Tour Pearl River County’s Shaw Homestead

For several years, I’ve been hearing about the Shaw Homestead in Pearl River County, and I’m excited to see on the Facebook page of the Mississippi Gulf Coast National Heritage Area that it will be open for tours next Saturday, November 17.

Take a step back in time and explore the Historic Shaw Homestead in the Barth community of Poplarville, MS. The Land Trust for the Mississippi Coastal Plain invites you to attend an open house on Saturday, November 17, 2018 from 10 am to 3 pm at 1214 Barth Road in Poplarville, MS.

The open house will feature historic information about the homestead and the area during the timber boom during the late 1800’s, early 1900’s. There will also be vendors and exhibitors displaying goods and crafts from that time period. This event is made possible in part by funding through the Lower Pearl River Valley Foundation.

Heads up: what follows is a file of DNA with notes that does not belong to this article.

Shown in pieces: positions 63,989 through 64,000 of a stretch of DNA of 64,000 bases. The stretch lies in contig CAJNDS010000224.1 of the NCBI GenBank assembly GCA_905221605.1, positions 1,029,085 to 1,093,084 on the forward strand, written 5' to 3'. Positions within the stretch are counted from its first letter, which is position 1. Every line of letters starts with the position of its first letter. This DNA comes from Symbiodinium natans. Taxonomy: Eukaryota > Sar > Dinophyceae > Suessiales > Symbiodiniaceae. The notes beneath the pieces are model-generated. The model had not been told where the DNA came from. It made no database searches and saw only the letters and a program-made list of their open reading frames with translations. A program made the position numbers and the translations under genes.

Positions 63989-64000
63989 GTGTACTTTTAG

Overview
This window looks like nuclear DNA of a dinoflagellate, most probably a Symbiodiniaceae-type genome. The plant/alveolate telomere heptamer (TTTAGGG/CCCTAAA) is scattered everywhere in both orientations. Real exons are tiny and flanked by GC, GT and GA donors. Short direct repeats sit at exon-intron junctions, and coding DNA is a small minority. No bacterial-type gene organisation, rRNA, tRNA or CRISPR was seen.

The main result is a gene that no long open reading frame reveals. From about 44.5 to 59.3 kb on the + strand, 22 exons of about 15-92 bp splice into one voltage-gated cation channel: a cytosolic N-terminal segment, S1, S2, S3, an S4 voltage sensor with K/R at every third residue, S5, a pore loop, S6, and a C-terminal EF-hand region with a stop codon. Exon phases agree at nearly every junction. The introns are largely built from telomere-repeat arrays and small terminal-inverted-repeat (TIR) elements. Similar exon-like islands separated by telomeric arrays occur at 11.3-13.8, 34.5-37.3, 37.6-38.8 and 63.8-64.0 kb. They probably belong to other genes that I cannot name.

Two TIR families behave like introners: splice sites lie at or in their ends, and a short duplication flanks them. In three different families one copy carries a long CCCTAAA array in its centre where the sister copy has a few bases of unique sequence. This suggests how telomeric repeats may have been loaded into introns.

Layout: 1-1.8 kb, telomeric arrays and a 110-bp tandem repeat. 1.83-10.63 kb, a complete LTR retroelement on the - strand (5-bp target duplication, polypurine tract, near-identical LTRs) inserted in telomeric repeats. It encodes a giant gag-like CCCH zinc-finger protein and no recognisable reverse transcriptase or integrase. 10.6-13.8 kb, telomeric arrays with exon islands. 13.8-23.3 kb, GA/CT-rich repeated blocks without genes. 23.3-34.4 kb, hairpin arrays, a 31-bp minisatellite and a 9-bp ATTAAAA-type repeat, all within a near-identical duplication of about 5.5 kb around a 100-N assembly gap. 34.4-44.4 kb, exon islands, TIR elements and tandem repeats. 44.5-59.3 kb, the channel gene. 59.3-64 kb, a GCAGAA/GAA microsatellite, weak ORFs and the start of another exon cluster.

Visitors will get to hear stories from locals telling guests about their childhood growing up on a homestead. Podcasts will be available about cattle ranching and sheep shearing, logging, canning, and other information about the time period. Vendors and Exhibitors will be available to demonstrate homestead activities.

This homestead site was established in 1885 and housed the same family for generations until Hurricane Camille. When the property was donated by the family to the Land Trust for the Mississippi Coastal Plain (LTMCP) in 2007, many items were found just as they were left in 1969. The historic site features a dog-trot log cabin, detached kitchen, tractor shed with grist mill, jar house, smoke house, sheep dip, and corn crib and offers a complete picture of rural life in Pearl River County during the Timber Boom in Mississippi. For more information about this program or to register as a vendor or exhibitor, call the Land Trust for the Mississippi Coastal Plain at 228-435-9191.

Additional information about the Shaw Homestead and the work of the Land Trust for the Mississippi Coastal Plain may be found on their website at

Categories: Preservation People/Events, Urban/Rural Issues, Vernacular Architecture


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